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Fletton

Dedication : St Margaret                         Simon Jenkins: Excluded                          Principal Features : Anglo-Saxon Carvings and Cross

You may have heard the name “Fletton” but probably not in the context of its church. Fletton is part of the distinctly un-lovely city of Peterborough (although its cathedral is one of our greatest and most beautiful Norman buildings). Fletton’s fame lies in its now-defunct brickworks that gave its name to a type of cheap brick that is still manufactured in nearby Whittlesey. Five million homes in the UK are built from “flettons”.

The church is set in a pleasant green oasis amongst a rather densely-populated township. It is not a place that would see many “just happened to be passing” enthusiasts, that’s for sure!  Even from the outside, it is distinctly ordinary, although not unpleasant, to look at. As with so many English parish churches, however, it has some wonderful surprises. Moreover, the very detailed Church Guide reveals a fascinating architectural history. The Guide is also candid in its admission that its views vary from those of the “experts”. I found the Church Guides well-argued and I will go with its conclusions - especially as, in many cases, the “experts” on churches are plagiarising the estimable but occasionally unreliable Pevsner guides.

The church was mentioned in the Domesday Book of AD1086 and some of the fabric undoubtedly dates from this time. The belief is that the original church comprised no more than the present chancel and, unusually, what is now the vestry on its north side. the Church Guide suggests the possibility that it was originally two-storied with a priest’s room on an upper floor.

fWhilst at the church (on an open day) I also heard a theory that it was a dormitory or pilgrims on their way to visiting Peterborough Cathedral.

In 1165 the nave and north aisle were added. This aisle extended along the chancel as well as the nave producing the five-bay arcade that we see on the north side. The chancel arch has scalloped capitals similar to those of the aisle; and although the arch has since been changed to a gothic pointed profile those capitals strongly support the idea that the the arch and  the nave were part of the 1165 changes and not parts of the original Norman church. Externally, we see evidence of the Norman period in a undecorated corbel table and in Norman buttresses at the east end.

The south aisle (which extends only along the nave) was added in 1300. The arches are high and wide and supported by thin pillars, contrasting greatly with the Norman solidity of the north aisle. The tower with a broach spire (which has endured three lightning strikes in the last 100 years!) was added at the same time. The Guide claims that the east windows of both aisles are also from this period in “Early English” although 1300 is a little late for Early English: but we must keep reminding ourselves that the styles did not reach all corners of the kingdom overnight. One slight mystery is the gothic arch at the west end of the south arcade. The pillars are Norman and the width of the bay is the same as for the others. Why was the round arch replaced by a pointed one and, stranger still, made the same height as its southern counterpart rather than its fellows on the north side? Was it just an error of judgement? The clerestory was added in in c17 and the square headed windows of the south aisle also date from this time.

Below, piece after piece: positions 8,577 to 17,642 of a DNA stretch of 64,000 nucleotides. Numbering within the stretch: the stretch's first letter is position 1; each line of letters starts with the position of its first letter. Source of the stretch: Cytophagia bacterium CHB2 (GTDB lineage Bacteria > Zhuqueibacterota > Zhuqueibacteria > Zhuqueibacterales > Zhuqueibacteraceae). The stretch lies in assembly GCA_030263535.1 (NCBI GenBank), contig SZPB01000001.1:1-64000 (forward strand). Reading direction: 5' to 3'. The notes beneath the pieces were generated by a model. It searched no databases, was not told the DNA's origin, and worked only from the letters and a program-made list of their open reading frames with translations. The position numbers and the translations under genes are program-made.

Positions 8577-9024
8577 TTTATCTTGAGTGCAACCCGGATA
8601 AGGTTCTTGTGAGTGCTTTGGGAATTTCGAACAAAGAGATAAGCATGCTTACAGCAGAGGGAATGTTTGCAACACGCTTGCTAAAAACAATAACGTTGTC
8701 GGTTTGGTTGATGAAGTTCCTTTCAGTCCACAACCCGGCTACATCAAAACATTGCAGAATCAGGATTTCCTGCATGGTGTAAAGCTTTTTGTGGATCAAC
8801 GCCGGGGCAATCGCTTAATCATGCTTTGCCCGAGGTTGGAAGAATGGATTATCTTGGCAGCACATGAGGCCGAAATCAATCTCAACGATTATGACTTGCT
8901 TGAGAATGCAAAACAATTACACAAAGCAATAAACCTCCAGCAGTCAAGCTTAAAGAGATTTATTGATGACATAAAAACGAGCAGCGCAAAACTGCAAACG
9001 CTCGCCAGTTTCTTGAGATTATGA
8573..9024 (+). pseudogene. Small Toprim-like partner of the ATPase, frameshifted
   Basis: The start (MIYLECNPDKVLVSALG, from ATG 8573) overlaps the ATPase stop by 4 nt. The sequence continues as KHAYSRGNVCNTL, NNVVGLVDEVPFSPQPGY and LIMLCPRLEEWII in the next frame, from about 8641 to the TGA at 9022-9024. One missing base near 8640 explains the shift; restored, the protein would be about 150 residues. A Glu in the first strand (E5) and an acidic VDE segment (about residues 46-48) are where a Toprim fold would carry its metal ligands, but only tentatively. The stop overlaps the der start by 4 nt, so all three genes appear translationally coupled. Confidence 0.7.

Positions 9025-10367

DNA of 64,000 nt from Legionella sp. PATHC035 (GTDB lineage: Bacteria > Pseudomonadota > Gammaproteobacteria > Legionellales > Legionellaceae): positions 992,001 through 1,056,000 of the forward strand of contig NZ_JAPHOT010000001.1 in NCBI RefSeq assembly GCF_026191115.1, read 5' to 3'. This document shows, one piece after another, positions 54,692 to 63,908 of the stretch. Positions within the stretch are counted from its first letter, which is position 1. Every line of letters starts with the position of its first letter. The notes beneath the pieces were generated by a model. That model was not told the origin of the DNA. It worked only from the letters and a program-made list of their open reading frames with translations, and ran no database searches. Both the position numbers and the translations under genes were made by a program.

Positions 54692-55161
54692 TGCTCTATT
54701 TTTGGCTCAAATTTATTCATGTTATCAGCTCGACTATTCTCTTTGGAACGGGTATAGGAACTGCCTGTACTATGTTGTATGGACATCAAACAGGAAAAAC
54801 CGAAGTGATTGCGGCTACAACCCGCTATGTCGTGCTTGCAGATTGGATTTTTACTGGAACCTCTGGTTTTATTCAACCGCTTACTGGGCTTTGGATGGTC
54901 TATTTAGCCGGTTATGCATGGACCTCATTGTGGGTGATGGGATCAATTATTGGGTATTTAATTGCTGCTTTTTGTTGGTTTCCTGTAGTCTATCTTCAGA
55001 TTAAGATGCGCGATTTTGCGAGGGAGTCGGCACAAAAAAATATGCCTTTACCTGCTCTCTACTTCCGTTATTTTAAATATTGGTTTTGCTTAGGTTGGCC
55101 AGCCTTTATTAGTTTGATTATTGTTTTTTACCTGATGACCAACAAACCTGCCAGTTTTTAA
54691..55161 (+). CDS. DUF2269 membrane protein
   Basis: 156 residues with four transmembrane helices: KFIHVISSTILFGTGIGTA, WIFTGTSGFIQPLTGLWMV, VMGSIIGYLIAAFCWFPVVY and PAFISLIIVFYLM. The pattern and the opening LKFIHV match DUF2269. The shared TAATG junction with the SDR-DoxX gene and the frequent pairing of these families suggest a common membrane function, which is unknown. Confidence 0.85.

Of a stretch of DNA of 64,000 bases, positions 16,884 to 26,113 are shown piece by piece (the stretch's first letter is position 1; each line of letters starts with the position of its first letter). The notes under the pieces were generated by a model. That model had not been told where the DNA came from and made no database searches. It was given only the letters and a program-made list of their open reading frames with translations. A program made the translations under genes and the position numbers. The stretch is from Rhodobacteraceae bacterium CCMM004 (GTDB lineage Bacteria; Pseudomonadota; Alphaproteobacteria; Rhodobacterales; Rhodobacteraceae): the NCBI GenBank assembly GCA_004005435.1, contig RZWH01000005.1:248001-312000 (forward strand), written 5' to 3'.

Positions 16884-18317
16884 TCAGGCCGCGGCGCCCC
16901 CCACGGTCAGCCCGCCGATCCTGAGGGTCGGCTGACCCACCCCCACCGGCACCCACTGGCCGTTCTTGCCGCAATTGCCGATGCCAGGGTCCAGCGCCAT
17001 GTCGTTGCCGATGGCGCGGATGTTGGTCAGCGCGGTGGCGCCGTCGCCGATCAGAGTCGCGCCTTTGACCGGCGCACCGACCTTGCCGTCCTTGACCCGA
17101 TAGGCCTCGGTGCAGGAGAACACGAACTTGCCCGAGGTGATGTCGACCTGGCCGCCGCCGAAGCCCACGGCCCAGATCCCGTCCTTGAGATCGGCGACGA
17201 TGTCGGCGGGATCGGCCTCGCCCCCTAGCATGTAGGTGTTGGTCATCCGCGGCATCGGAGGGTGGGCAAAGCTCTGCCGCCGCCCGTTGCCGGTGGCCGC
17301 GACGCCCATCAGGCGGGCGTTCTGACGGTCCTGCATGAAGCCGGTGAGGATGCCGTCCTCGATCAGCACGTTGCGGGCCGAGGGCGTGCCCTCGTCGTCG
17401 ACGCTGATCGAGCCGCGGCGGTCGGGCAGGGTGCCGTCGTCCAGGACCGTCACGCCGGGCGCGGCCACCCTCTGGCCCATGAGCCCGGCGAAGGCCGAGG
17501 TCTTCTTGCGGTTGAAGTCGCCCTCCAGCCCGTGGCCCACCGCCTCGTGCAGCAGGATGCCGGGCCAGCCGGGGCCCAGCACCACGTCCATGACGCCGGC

Victorian restoration was carried out in 1872. The present porch dates from that time, replacing the c14 one that had collapsed. The east window was “restored” - the Victorians could rarely resist tampering with east windows, although it may have needed it in this case. The north aisle was widened.

I’ve kept the best to last. Behind the altar is a series of Anglo-Saxon carvings that are reckoned to be early c9. It is something of a mystery why they should be here. One theory is that they were put here after Peterborough Cathedral was damaged by fire in 1116. The pink hue of the carvings appears to be fire damage. There are, however, carvings at Breedon-on-the-Hill in Leicestershire that are of a similar style and not obviously fire damaged. This rather weakens the Cathedral theory in my view. They were actually mounted on the east buttresses of the church until quite recently when they were moved to their present position for the sake of their preservation.